Britain is now a centralised single-ideology state, as secure in the grip of a superpower as any former eastern bloc country. The Whitehall executive has prerogative powers as effective as politburo decrees. Unlike Venezuela, critical issues such as the EU constitution or treaty are denied a referendum, regardless of Blair's "solemn pledge". Thanks largely to a parliament in which a majority of the members cannot bring themselves to denounce the crime in Iraq or even vote for an inquiry, New Labour has added to the statutes a record 3,000 criminal offences: an apparatus of control that undermines the Human Rights Act. In 1977, at the height of the cold war, I interviewed the Charter 77 dissidents in Czechoslovakia. They warned that complacency and silence could destroy liberty and democracy as effectively as tanks. "We're actually better off than you in the west," said a writer, measuring his irony. "Unlike you, we have no illusions."
For those people who still celebrate the virtues and triumphs of liberalism - anti-slavery, women's suffrage, the defence of individual conscience and the right to express it and act upon it - the time for direct action is now. It is time to support those of courage who defy rotten laws to read out in Parliament Square the names of the current, mounting, war dead, and those who identify their government's complicity in "rendition" and its torture, and those who have followed the paper and blood trail of Britain's piratical arms companies. It is time to support the NHS workers who up and down the country are trying to alert us to the destruction of a Labour government's greatest achievement. The list of people stirring is reassuring. The awakening of the rest of us is urgent.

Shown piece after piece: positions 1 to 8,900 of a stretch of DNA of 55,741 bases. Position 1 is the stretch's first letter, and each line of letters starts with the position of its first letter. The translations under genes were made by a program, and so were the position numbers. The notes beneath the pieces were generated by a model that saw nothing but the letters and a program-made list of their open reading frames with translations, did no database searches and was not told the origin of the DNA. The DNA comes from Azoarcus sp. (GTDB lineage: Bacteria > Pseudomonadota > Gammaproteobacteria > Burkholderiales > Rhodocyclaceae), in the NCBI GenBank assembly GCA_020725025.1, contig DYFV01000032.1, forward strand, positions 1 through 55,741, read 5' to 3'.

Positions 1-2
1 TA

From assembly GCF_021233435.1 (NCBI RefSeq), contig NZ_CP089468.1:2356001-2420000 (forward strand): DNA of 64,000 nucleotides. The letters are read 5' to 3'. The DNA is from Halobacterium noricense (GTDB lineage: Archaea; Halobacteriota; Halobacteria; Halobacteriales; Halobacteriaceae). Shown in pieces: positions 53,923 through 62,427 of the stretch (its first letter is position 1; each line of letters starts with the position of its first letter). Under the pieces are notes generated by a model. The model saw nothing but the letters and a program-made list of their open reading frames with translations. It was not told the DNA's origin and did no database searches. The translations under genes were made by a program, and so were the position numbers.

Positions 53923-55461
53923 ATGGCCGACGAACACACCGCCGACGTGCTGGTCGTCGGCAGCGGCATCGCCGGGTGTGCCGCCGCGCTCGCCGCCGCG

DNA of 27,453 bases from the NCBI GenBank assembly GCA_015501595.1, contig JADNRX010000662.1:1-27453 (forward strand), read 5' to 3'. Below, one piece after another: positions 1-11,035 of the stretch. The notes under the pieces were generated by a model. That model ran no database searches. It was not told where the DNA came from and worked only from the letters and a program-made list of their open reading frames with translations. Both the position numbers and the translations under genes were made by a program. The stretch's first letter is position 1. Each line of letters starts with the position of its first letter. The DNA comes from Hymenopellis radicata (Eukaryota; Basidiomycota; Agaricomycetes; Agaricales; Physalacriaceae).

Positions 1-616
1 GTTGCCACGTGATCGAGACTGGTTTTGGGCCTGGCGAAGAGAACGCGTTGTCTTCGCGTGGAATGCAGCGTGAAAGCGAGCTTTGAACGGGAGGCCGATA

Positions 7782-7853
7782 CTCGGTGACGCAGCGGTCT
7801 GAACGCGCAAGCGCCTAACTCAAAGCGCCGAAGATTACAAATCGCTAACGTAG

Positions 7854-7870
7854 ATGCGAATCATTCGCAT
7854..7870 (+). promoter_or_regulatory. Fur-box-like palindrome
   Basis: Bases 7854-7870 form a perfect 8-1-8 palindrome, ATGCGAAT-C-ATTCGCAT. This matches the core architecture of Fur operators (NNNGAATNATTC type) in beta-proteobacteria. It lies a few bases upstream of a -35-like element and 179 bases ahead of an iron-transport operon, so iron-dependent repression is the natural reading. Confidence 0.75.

The bit about Czechoslovakia reminds me of Alexei Sayle's line about Albanians laughing at us when we quack on about our free press: "You suckers! At least we know our media's lying to us!"
So, how close are we to Britain's sorry state? Too close for my liking. The recent draconian amendments to the Suppression of Terrorism Act were supported by both main parties, without so much as a peep from right-wing blogs, most of which were far too busy ranting about National's impending inability to sell policies to the highest bidder. Plague, both houses, etc.